This is one of the earliest printings of A General Account of the Development of Methods of Using Atomic Energy for Military Purposes under the Auspices of the United States Government 1940-1945
. Not a very memorable title, is it? The author, H. D. Smyth, would write years later in The Princeton University Library Chronicle
, "... no author is likely to choose a 24-word title for something."
Best known as "The Smyth Report," it is the first declassified appearance of the technical information behind the massive atomic bomb project begun in the first years of World War II. It is also a bibliographic mess; sorting out which copy takes precedence in its printing history takes a bit of research.
Because of the extreme security under which Smyth worked, even the most basic tasks such as editing and typing had to be done under Army approved conditions. Manhattan Engineering District stenographers had to be relocated from the Oak Ridge facility to the Pentagon to meet the deadline set by General Groves. Printing was also done at the Pentagon, and copies were kept in the General's safe.
First off the "press" was a mimeograph version, sent by courier to project leaders in July of 1945. These copies were read and then returned by the courier service to General Groves.
The "Ditto Version," came next, identifiable by the purple ink. Then the "Lithoprint Version" was printed; Smyth later wrote that he believed about 1,000 copies were produced. In his most helpful Descriptive Check List of the Smyth Report, Earle Coleman describes this version as:
Single sheets stapled, with cream-colored, textured paper covers, the following lithoprinted on the front: Released for Publication on ____________________.
That bibliographic point is easy to find on our copy ? it's 3.5 inches below the coffee cup ring on the front wrap.
McGraw-Hill was approached to print what can be called the "trade" edition; ultimately it was Princeton University Press that published, in hardback and paperback, Atomic Energy for Military Purposes. Over 125,000 copies were sold between 1945 and 1973 ? not a bad sales record considering that most readers would find the mathematical equations beyond their abilities.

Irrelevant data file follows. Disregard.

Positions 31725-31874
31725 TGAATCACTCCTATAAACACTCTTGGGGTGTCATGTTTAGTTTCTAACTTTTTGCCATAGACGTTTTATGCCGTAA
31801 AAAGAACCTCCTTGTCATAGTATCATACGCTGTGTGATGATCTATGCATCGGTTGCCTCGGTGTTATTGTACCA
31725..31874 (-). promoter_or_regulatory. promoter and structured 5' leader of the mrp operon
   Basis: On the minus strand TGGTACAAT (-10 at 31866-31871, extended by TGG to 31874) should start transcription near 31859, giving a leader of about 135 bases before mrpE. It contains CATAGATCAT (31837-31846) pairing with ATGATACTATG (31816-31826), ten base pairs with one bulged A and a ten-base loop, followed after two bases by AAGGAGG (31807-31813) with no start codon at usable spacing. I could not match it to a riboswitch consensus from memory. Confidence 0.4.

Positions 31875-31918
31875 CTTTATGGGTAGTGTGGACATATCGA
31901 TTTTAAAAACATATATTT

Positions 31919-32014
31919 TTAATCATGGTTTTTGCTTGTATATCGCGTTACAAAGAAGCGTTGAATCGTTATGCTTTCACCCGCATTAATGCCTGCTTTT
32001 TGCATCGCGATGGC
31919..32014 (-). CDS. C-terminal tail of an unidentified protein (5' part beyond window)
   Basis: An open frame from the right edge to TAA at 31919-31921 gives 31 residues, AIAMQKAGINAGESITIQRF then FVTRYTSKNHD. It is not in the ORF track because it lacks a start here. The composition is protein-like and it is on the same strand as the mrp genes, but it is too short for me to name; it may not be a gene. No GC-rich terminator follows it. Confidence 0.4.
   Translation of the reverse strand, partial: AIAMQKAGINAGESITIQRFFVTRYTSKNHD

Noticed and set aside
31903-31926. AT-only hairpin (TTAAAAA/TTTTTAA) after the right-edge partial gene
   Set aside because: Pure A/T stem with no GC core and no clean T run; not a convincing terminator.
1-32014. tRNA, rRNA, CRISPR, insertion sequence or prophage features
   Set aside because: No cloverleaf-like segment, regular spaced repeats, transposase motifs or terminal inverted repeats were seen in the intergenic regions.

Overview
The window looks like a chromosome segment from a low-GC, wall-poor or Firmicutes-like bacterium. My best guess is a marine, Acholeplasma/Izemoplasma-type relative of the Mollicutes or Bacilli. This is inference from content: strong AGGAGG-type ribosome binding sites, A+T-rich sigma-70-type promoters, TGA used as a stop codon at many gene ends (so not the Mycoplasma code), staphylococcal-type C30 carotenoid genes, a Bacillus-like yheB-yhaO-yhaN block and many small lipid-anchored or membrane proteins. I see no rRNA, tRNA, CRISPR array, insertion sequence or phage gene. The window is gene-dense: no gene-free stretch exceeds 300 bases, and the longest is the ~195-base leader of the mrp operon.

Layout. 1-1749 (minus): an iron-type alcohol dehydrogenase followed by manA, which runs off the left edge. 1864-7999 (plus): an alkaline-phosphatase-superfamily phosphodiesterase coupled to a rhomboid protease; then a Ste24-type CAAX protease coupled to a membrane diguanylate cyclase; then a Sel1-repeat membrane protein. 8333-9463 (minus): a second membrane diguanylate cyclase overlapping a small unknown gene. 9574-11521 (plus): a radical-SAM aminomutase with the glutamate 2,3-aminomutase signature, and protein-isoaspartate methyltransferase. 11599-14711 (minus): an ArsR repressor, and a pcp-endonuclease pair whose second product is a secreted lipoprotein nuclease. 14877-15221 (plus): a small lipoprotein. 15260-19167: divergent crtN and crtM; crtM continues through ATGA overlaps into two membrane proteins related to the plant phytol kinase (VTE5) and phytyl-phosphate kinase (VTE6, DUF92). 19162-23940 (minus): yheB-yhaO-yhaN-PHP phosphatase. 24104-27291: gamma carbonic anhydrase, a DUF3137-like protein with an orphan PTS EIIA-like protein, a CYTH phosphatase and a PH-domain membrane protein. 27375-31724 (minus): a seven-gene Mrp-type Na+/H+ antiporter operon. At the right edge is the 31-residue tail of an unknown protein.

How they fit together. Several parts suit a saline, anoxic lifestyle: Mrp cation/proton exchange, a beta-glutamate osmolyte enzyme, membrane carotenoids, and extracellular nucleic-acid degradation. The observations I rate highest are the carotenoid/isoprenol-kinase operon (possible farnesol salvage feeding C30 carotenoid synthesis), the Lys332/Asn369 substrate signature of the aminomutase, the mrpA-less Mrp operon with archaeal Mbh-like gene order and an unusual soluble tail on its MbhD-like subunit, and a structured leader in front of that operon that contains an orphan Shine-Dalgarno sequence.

The GPO (Government Printing Office) also printed a version in September 1945. The British published an edition in November of 1945, and the October 1945 issue of Reviews of Modern Physics contained most of the text of the version printed by the University Press earlier that fall. Here are the Review of Modern Physics, GPO, and Princeton University Press editions together:
All of these can be called "The Smyth Report," but in the used and rare book market their value varies considerably, and it's not always clear from booksellers' descriptions which version is being offered. The most valuable copies are those that belonged to the physicists who worked on the project. The Linda Hall Library has a presentation copy inscribed by Smyth, and Fermi's copy is most likely in the special collection at the University of Chicago.
After the report was released various politicians claimed that the secrets of the bomb were now no longer secret. Six copies of the lithoprint version supposedly went to the Soviet news agency TASS. What no one knew at the time, of course, was that Klaus Fuchs had been handing over detailed information to the Soviets for years, and even Fuchs didn't know that physicist Theodore Hall was also spying for the Soviets.
The coming cold war guaranteed an immense popular interest in nuclear weapons and the science surrounding the atomic age. Disney and Golden Books published kid-friendly nuclear titles:
The ever-helpful Army produced public service pamphlets, (page 4 of this one has printed in bold: What Are Your Chances?) and author Bob Bale's 1951 How to Make an Atomic Bomb in Your Own Kitchen demystified the hard science.
Not to be outdone by the Army, the Department of the Defense issued The Effects of Nuclear Weapons, complete with a "Nuclear Bomb Effects Computer" which would help the user calculate essential nuclear data in case of a detonation.
But back to H. D. Smyth, his report, and the Manhattan Project. Robert Jungk points out in his book Brighter Than a Thousand Suns that Smyth was in charge of two departments at once, thus "he would have been able, strictly speaking, to talk to himself about the project only after having obtained prior permission to do so."
Goodbye, Catch-22 ? hello, Dr. Strangelove.